Friday, May 13, 2011

The Long and the Short Of It

I'm quickly closing in on the end of my longest uninterrupted streak of calls ever, and I've gotta say, it feels nice to see the light at the end of the tunnel.   Of course it's my own fault that I've had so much work to do in the last couple months.  I'm the one taking off three weeks early in June to prepare for my upcoming performance at the International Trombone Festival (more on that later).   But it's still been a feat of some magnitude to play virtually every concert, opera, and rehearsal since March 16th.   That's 8 weeks!   

There's lots of specific operas and concerts to tell you about at some point, but something has really struck me as odd in the 'big picture' of it all.   It seems that in the State Opera (where I've played the vast majority the 8 week streak) a definite pattern has emerged that is somewhat interesting.  Not very interesting... just somewhat.   But it gives me an opportunity to talk about an aspect of having an opera job that I often get asked about: the length of the performances.

It seems that in the first half of my streak, the opera house was staging almost exclusively really LONG works.   We're talking about 6 performances of Anna Bolena ( 3 hours, 30 minutes), Wagner's Ring Cycle (around 18 total hours of opera over 4 evenings), and a run of another Wagner staple, Parsifal (clocking in at a little over 5 hours)!  The month of April was... long......... very................. long.   Again, I brought this on myself.  I'm fully aware.  Just sayin', that's all.

But the last couple weeks in the opera have been a stark contrast and welcome relief.   First of all, there's a run of Don Giovanni, which is easily one of the most coveted services to play because Mozart doesn't write a single note for the trombones until about 10 minutes from the end of the opera.   If the performance begins at 7PM, I don't actually enter the opera house until about 9:30.   I have a warm-up, change into my black suit, and enter the pit around 10 o'clock just in time to play the final scene.   There's a big soprano aria just before our entrance, so we usually stand just outside the pit entrance until we hear applause from the aria and then enter and take our seats.   We do it that way so as not to visually disturb the performance.    The Vienna State Opera has a completely uncovered orchestra pit, so virtually every audience member can see us when we go in.   But once we've made it in, we get to play some of my favorite Mozart music ever.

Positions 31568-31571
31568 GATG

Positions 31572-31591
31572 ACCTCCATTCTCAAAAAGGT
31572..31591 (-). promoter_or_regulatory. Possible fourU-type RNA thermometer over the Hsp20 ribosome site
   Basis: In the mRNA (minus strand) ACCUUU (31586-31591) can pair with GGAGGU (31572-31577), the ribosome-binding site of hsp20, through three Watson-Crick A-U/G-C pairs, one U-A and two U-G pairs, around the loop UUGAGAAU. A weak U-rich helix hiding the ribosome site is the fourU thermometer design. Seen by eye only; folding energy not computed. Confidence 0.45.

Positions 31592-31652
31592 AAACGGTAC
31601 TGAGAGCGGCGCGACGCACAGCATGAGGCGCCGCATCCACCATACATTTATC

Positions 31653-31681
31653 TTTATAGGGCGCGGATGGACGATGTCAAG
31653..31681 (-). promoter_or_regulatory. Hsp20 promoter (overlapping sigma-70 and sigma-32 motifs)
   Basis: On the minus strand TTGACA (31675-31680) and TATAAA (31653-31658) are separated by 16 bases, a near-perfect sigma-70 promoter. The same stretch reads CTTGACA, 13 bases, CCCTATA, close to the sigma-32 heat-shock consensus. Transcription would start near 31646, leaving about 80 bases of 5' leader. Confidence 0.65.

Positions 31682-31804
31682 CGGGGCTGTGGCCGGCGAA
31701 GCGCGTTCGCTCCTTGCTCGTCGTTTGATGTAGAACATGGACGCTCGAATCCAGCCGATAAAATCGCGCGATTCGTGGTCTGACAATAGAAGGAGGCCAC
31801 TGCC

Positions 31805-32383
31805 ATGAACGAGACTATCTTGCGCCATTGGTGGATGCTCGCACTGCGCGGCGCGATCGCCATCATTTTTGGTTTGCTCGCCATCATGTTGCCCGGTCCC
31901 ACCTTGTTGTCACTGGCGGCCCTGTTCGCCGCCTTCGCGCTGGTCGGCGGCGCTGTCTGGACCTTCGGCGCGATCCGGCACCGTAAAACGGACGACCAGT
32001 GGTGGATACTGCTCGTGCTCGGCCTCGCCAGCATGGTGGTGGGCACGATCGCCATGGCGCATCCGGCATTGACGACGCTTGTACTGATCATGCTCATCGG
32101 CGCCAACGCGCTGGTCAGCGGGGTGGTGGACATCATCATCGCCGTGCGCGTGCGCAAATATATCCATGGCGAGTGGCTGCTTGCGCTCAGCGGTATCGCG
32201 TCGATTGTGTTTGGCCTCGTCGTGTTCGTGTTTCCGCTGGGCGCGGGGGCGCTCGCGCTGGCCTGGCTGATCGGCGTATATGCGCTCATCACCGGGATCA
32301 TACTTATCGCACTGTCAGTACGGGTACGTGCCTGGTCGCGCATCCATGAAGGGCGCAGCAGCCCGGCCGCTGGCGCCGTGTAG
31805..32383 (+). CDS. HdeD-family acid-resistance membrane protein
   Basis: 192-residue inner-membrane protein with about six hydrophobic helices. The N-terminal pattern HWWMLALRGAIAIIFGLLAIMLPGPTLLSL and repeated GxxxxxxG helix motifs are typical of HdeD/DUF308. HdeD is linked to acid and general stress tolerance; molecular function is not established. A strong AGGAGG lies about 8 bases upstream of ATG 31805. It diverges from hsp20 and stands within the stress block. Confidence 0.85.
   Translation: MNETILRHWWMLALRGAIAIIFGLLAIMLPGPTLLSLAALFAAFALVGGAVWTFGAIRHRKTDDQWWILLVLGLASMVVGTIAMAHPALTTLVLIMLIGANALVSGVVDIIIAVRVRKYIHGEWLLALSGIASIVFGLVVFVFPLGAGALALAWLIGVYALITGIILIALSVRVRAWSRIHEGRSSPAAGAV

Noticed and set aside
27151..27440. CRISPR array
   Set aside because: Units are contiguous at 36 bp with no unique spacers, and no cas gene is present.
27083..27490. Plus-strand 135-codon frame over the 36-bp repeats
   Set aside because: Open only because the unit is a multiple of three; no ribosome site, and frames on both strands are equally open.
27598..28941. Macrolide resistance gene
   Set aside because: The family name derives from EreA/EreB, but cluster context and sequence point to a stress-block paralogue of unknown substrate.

Sometimes I get really nervous on Giovanni evenings, because when 8PM rolls around and I'm not even close to leaving the house I start to instinctively get a but twitchy and feel that something's not right.   It's a weird feeling to be at home watching TV with Kristi when the performance downtown has been going on for a couple hours already!

There's also been a ballet running recently called "A Tribute to Jerome Robbins" where the trombones play only the first 30 minutes and the last 30 minutes with an hour break in the middle.   Again, a very pleasant call to play because I usually go over to Starbucks and have a treat and then head down to the trombone room and practice till it's time to re-enter. 

Add to that Nabucco and Jenufa, both at 2-and-a-half hours, and it's been a much less stressful and tiring couple of weeks.  I'm very thankful for it, but I often wonder why they don't schedule the long and short operas more interspersed instead of in runs or streaks like this.   The current way means that the orchestra is dead tired during the long opera months and could honestly probably work a bit more in the short opera months.  Hmmm.  Dunno.

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